A clean environment for your bird will keep you and your pet healthier. Sometimes it may seem that effective cleaning is easier to talk about than it is to do it. But following the 5 tips below will help you dramatically reduce the amount of particulate matter in your bird room.

Avoid Particle Traps – There are so many places in the regular house and even the bird room that can trap allergens. Wall-to-wall carpeting, upholstered furniture, stacks of books and magazines, fabric curtains, horizontal blinds and the list goes on and on.

Most of these surfaces are woven and can trap an incredible amount of particles that can and do get into the air with everyday activities. The more of these you can remove, the better you can clean thoroughly and actually reduce the amount of particles that are even available to get into the air.

As you add and replace furniture in your bird room and home, think about bird-friendly replacements. Opt for easy-wash rugs that are easy to wash. Consider furniture that can be cleaned with a damp cloth rather than cloth-covered pieces.

Choose linoleum, tile, wood, or another hard surface that can be mopped up. And think of roll-up and cleanable curtains and vertical blinds as options that will allow more particles to fall to the floor.

Say no — Saying no to one more bird may mean that the birds you have already adopted will have a better life. If you are a bird lover, you probably want to give all the homeless birds a good life. But depending on the size of your space, continuing to add birds beyond a certain point makes it nearly impossible to maintain healthy conditions.

"The more the better" The rule does not apply in this situation. Giving fewer birds a good life is better than having a ton of birds that you can’t properly care for.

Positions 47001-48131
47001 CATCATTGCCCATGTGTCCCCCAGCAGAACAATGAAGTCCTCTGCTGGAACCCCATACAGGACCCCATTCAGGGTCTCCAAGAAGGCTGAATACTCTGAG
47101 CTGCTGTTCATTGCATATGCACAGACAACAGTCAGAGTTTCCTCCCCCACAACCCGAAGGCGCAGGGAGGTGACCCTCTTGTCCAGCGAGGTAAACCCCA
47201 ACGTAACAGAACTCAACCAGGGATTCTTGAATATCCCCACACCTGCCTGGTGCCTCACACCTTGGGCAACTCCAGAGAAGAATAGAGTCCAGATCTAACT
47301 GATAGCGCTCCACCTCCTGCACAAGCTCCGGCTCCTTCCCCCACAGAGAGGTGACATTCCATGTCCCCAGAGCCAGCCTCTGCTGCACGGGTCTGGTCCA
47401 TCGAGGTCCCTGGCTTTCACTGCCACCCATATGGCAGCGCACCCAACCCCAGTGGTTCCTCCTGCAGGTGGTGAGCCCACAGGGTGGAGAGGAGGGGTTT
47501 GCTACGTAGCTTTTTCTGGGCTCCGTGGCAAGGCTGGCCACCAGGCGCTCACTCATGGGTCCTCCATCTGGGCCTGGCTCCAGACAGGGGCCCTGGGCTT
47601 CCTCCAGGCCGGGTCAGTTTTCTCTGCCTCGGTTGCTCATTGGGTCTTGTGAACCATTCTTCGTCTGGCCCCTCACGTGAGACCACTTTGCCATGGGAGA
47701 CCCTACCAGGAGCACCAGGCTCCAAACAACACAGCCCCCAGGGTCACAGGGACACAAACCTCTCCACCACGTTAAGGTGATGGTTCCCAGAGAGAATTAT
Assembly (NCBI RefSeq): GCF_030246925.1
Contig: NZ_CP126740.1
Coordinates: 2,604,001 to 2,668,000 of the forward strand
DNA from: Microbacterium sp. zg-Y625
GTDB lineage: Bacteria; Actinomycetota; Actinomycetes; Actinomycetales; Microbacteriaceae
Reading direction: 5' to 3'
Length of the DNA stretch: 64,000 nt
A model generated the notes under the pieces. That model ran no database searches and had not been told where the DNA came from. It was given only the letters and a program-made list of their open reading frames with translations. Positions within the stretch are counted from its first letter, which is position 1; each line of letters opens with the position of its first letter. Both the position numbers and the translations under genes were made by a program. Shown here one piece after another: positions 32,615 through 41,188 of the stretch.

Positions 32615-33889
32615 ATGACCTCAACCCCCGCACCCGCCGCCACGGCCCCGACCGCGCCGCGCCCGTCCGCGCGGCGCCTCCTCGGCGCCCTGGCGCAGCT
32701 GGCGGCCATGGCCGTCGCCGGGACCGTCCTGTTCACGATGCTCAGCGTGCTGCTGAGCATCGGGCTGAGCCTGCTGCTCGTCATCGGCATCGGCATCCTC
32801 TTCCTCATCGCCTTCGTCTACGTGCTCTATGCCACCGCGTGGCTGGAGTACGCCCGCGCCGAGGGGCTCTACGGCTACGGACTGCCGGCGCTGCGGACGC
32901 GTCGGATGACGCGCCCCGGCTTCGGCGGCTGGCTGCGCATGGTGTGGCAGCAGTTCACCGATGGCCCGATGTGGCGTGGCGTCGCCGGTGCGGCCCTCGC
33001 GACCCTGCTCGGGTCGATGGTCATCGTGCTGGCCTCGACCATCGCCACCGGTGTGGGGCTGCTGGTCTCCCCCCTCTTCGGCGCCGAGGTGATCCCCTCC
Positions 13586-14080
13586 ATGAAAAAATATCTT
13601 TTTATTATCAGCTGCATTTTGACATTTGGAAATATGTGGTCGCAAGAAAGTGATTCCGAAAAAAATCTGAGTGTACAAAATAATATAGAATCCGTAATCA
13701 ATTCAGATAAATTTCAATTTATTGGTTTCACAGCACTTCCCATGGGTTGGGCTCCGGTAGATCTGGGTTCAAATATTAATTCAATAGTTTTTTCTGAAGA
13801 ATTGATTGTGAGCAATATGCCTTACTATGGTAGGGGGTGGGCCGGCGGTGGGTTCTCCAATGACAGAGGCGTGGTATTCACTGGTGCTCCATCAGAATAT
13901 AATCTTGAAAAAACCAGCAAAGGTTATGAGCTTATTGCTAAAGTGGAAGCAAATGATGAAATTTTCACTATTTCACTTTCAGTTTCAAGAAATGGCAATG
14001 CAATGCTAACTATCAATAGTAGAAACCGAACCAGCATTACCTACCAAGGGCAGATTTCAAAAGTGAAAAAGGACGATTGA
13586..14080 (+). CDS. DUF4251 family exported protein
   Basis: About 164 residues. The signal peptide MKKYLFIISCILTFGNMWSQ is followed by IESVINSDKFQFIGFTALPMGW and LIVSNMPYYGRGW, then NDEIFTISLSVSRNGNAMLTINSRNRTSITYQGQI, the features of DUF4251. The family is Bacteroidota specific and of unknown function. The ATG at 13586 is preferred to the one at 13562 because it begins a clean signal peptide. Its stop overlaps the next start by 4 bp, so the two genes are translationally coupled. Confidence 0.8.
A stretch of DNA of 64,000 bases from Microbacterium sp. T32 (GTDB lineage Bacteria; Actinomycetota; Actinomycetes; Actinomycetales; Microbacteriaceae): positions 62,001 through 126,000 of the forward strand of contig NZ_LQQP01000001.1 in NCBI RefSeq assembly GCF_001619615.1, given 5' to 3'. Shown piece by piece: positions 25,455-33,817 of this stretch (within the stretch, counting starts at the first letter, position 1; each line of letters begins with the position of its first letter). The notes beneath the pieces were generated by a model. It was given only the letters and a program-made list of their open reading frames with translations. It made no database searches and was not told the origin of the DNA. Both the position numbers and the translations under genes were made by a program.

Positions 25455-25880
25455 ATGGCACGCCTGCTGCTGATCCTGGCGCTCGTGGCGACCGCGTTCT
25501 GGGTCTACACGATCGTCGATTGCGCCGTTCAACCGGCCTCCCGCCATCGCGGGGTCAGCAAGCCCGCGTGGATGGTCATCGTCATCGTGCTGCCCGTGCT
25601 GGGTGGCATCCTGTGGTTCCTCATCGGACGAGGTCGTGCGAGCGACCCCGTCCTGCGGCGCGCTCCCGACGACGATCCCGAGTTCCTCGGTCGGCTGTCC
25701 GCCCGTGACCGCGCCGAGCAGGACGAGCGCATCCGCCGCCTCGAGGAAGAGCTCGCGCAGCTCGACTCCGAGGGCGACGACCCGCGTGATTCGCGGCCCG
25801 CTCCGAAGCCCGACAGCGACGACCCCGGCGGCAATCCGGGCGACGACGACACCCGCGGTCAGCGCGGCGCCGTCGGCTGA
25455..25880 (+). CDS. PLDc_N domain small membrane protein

Clean often — How often you clean will be your decision based on your situation. But you will be able to tell if your schedule is working fairly quickly. Some people can clean every other day and others feel like they need to clean every day and sometimes more than once a day.

Its frequency will depend on the number and type of birds you have. Those with powdered birds such as African grays, cockatoos, or cockatoos may find that more frequent cleaning is necessary to keep up with the incessant white dust these parrots produce.

The goal is literally to reduce dandruff and dust. Your room doesn’t need to be able to pass the white glove test, but almost.

Clean smarter – One of the best ways to remove particles from your circulation is to use water to clean. Adding water to the mix with a damp mop or cloth makes the particles too heavy to escape into the air again and gives you a better chance of permanently removing them.

A vacuum cleaner with a high-efficiency particulate stop or HEPA filter is also a great way to ensure that what is vacuumed stays in the vacuum. Keep the broom and mop out of the mix and opt for the vacuum.

Filter the Air — Regardless of how smart or often you clean, particles will get into the air. The particles just come with the territory when you live with birds. The only way to reliably keep the air clean is to filter it continuously.

HEPA filtration is better because its only by-product is fresh air. There are no ionized particles or ozone levels to worry about.

Hospitals use HEPA filtration and it will surely work for you in your situation. This type of filter must have been shown to be capable of removing 99.97% of airborne particles of 3 microns or more.

Together, these 5 steps can bring you closer to providing a wonderful life for your avian friends and a healthier life for everyone who lives with them.

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